Reducing the Risk of Supply Chain Disruptions

APRIL 20, 2014

MIT SloanFor supply chain executives, recent years have been notable for major supply chain disruptions that have highlighted vulnerabilities for individual companies and for entire industries globally. (The Japanese tsunami in 2011 left the world auto industry reeling for months. Thailand’s 2011 floods affected the supply chains of computer manufacturers dependent on hard disks. The 2010 eruption of a volcano in Iceland disrupted millions of air travelers and affected time-sensitive air shipments.) This excellent article in the MIT Sloan Management Review (Spring, 2014), by Professors Sunil Chopra and ManMohan Sodhi, is worth the 23 minutes it will take you to read it–especially if you teach Chapter 11 and Supp.11 in our text.

Today’s managers, they write, know that they need to protect their supply chains from serious and costly disruptions, but the most obvious solutions — increasing inventory, adding capacity at different locations and having multiple suppliers — undermine efforts to improve supply chain cost efficiency. While managers appreciate the impact of supply chain disruptions, they have done very little to prevent such incidents or mitigate theirimpacts.This is because solutions to reduce risk mean little unless they are weighed against supply chain cost efficiency. Financial performance is, we know, what pays the bills.

Supply chain efficiency, which is directed at improving a company’s financial performance, is different from supply chain resilience, whose goal is risk reduction. Although both require dealing with risks, recurrent risks (such as demand fluctuations) require companies to focus on efficiency in improving the way they match supply and demand, while disruptive risks require companies to build resilience despite additional cost.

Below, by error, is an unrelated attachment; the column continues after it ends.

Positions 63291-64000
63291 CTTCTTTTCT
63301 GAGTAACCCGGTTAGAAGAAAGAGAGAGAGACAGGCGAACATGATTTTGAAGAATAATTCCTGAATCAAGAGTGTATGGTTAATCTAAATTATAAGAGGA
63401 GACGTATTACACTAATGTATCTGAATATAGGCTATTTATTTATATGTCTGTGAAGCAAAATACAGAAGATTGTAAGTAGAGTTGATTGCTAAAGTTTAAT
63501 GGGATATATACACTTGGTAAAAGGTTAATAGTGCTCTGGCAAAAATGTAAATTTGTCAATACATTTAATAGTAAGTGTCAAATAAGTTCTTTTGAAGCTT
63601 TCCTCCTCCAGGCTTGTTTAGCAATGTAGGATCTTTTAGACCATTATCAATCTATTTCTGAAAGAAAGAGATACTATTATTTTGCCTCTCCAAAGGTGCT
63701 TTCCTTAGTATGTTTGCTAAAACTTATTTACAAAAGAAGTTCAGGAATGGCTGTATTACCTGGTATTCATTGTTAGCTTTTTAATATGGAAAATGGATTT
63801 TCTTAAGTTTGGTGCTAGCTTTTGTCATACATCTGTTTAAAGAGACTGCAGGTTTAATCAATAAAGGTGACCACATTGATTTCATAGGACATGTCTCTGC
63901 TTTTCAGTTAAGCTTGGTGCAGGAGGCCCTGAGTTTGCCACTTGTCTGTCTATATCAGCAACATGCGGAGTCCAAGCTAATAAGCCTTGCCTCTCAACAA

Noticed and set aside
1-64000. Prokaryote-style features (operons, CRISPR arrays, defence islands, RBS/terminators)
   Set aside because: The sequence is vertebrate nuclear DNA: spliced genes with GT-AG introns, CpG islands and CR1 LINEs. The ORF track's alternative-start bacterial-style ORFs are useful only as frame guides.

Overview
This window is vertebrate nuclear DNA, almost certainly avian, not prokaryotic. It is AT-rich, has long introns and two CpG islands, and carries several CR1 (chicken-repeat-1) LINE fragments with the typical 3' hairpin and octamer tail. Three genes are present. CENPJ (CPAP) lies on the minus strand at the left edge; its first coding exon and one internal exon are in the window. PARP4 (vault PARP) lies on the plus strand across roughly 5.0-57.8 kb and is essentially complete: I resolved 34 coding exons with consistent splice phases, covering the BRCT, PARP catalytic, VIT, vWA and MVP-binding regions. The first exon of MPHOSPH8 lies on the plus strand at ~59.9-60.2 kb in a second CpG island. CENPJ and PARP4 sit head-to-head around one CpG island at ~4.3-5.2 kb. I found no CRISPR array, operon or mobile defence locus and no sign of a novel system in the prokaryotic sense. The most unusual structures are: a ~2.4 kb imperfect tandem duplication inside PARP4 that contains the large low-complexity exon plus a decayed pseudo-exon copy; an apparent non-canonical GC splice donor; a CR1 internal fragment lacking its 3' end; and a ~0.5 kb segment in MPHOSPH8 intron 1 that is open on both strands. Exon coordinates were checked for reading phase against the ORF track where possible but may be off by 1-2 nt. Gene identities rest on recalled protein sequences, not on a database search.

The authors suggest two strategies for reducing supply chain fragility through containment while simultaneously improving financial performance: (1) segmenting the supply chain or (2) regionalizing the supply chain. In many instances, though, reducing disruption risk involves higher costs. The reason executives are reluctant to deal with supply chain risk comes from the perception that risk reduction will reduce cost efficiency significantly. Managers can do much to ensure that loss of cost efficiency is minimal while the risk reduction is substantial by avoiding excessive concentration of resources like suppliers or capacity. And nudging trade-offs in favor of less concentration by overestimating the probability of disruptions can be much better in the long run compared to underestimating or ignoring the likelihood of disruptions.

This post provided courtesy of Jay and Barry’s OM Blog at www.heizerrenderom.wordpress.comProfessors Jay Heizer and Barry Render are authors of Operations Management , the world’s top selling textbook in its field, published by Pearson.

Queuing Up For TSA’s Fast Security Line

APRIL 18, 2014

The TSA wants to speed up this line. Really.

Fliers gripe that getting through airport security lines can be too slow. Now, it may be fliers who are slow to sign up for a program to speed them through the lines. The Transportation Security Administration is aggressively trying to encourage more people to sign up for TSA Precheck, reports The Wall Street Journal (April 17, 2014). 

Precheck, launched in 2011, is much-loved among travelers because they don’t have to take off their shoes and jackets, don’t have to pull liquids and laptops out of baggage, and can walk through metal detectors without a full-body scan. By doing background checks on Precheck enrollees and scanning law-enforcement databases, TSA offers what is essentially pre-9/11 screening to “trusted travelers.”